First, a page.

Menar expands and diversifies mineral assets in a show of confidence for the future of mining in South Africa
South Africa’s mining industry is still worthy of additional investments, chairman of mining investment firm Menar Dr Mpumelelo Mkhabela has said.
Speaking at The Joburg Indaba in Johannesburg on 5 October 2022, Mkhabela noted that the Menar Group had grown from a single coal mine 15 years ago, to having several operational mines and was in the process of developing new operations currently.
“While coal remains a central part of our mining asset portfolio, we are not looking to purchase new coal assets at this stage. We are currently in the process of developing and seeking regulatory approvals for a couple of mega-coal projects, which would be able to supply Eskom (if called upon to do so) and expand our supply to the export market,” he stated. Menar’s coal and anthracite assets produce about 7.5 million tons a year of run-of-mine (ROM) which is only set to increase when the new mines are established.
Menar’s R7 billion investment in thermal coal, anthracite coal and manganese from now to 2025 will create over 2500 jobs. Thermal coal and anthracite investment includes expanding production capacity of existing mines as well as developing new ones from scratch.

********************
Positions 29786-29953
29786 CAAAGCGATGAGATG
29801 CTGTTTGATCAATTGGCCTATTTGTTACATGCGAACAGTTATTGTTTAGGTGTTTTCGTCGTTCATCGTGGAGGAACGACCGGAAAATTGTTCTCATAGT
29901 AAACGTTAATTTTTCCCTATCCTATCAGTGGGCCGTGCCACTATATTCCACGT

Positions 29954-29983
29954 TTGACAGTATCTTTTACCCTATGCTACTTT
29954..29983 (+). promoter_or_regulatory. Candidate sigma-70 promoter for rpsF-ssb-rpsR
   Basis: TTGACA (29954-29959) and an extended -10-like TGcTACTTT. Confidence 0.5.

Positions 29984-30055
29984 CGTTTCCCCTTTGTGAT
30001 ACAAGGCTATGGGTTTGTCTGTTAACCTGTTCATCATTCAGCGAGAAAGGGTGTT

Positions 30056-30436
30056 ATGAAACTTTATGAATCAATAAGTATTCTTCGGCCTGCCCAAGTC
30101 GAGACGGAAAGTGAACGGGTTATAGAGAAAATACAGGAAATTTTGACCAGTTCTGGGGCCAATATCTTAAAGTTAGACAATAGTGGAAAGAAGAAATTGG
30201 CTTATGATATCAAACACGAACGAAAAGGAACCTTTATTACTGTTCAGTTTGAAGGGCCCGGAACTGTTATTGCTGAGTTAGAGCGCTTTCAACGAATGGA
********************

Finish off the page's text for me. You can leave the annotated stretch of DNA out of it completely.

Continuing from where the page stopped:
Additionally, Menar subsidiary Sitatunga Resources successfully commissioned the East Manganese mine, in Hotazel, Northern Cape, in July 2021. It marked a new chapter for Menar as it was our first foray into manganese. East Manganese produces approximately 30 000 tonnes per month of ROM manganese ore.
“East Manganese was the only mine in South Africa that was launched in the middle of the COVID-19 pandemic, as we started mining the box cut in September 2020. Furthermore, we
hope to make an announcement about potentially developing a new mega manganese mine early next year,” Mkhabela said.
Moreover, he highlighted that Menar had gained further confidence in the future of the manganese sector owing to Transnet Freight Rail’s recent infrastructural improvements of the manganese railway line, which included the construction of two 13 kV substations. Transnet will also soon be increasing the number of trains that transport manganese to the port in Nelson Mandela Bay from 31 to 35. This will aid in increasing the capacity of the line to transport 12 million tons per annum of manganese ore from Hotazel in the Northern Cape to the Port of Ngqura in the Eastern Cape.
“The improvement in efficiencies and commitment to increasing capacity on the railway line bodes well for the future of the South African manganese sector,” Mkhabela concluded.